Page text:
The late architect Ted Christmas may not be as well-known as other Arts & Crafts architects, but his legacy lives on in the houses he built in various London neighborhoods between the late 1880s and 1930s. These houses, commonly referred to locally as "Christmas houses," featured lots of custom work and attention to detail.
One such house, built in the 1920s, had fallen into disrepair before being revived by London-based architectural firm Fraher & Findlay for Findlay Developments. Located in Brockley, a district of South London, in what is now deemed a Conservation Area, the house had endured multiple renovations (including one that turned it into two poorly laid-out units) before Fraher & Findlay's modernization, which transformed the two large units into three. The building, which was once a single-family house, can now house three families in a style that is both a nod to London's past, and modern, thanks to clever use of color.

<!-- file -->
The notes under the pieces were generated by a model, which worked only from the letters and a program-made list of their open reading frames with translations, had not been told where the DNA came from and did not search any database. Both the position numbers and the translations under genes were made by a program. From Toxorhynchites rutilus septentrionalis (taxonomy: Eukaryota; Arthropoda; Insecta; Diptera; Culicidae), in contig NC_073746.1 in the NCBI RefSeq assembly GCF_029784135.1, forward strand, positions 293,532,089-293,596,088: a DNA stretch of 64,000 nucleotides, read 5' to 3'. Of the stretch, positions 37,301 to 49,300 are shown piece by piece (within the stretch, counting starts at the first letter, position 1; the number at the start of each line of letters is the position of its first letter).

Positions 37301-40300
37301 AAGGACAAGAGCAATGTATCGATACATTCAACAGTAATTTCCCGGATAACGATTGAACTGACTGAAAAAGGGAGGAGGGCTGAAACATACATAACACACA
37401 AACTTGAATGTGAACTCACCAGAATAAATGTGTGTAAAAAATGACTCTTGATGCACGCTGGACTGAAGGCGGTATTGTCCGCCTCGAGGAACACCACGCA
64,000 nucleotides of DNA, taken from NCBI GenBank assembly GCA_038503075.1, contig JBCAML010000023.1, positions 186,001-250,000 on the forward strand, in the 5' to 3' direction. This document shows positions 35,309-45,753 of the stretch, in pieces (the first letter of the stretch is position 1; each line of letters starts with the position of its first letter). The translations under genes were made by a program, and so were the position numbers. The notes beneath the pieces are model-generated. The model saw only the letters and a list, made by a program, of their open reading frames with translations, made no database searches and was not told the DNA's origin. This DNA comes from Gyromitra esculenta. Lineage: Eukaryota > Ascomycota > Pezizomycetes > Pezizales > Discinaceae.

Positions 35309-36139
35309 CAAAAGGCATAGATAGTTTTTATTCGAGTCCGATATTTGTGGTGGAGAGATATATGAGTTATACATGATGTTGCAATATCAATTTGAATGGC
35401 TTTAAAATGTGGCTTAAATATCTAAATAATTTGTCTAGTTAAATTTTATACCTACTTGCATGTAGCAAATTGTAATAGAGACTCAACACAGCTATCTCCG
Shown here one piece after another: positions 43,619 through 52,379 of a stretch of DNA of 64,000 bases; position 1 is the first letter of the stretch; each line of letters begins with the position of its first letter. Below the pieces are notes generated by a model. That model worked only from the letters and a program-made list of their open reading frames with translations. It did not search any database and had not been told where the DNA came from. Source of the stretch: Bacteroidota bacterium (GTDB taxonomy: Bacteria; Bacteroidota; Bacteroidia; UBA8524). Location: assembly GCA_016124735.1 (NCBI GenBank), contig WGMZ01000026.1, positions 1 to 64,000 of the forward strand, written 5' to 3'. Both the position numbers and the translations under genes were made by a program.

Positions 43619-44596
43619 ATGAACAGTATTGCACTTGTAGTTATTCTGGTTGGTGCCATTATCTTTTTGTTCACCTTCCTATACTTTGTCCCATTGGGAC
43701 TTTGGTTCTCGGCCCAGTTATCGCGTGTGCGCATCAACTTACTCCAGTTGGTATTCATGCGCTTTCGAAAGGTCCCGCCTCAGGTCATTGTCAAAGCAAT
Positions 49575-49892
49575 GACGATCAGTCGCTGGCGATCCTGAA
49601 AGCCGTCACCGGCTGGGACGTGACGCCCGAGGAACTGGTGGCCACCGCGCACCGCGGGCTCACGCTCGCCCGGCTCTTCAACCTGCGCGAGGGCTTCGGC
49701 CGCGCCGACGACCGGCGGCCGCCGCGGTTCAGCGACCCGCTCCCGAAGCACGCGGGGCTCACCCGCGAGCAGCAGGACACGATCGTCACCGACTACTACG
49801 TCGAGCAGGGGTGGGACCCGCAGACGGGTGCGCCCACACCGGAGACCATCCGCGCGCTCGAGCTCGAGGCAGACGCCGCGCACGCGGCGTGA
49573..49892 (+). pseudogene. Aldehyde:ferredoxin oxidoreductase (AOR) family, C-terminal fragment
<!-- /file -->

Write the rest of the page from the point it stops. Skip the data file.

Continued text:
The Arts & Crafts movement inspired architects to create houses filled with stained-glass windows, sunrooms, and exposed beams. This Christmas house renovation incorporates these ideals, including keeping a traditional sash arrangement of the windows with bespoke panes by Oriel.
The bright paint colors were inspired by the home's architectural era, during which red brick and traditional green tones were popular.
An awkward corner becomes the perfect spot for a minimalist home office, where a wall-unit saves space.
Despite being separated into three flats, the interior of each flat is slightly replicated to create harmony between the separate homes. One way the team was able to accomplish this harmony was through the use of color: Little Green's Hollyhock and French Grey hues are also used throughout the homes.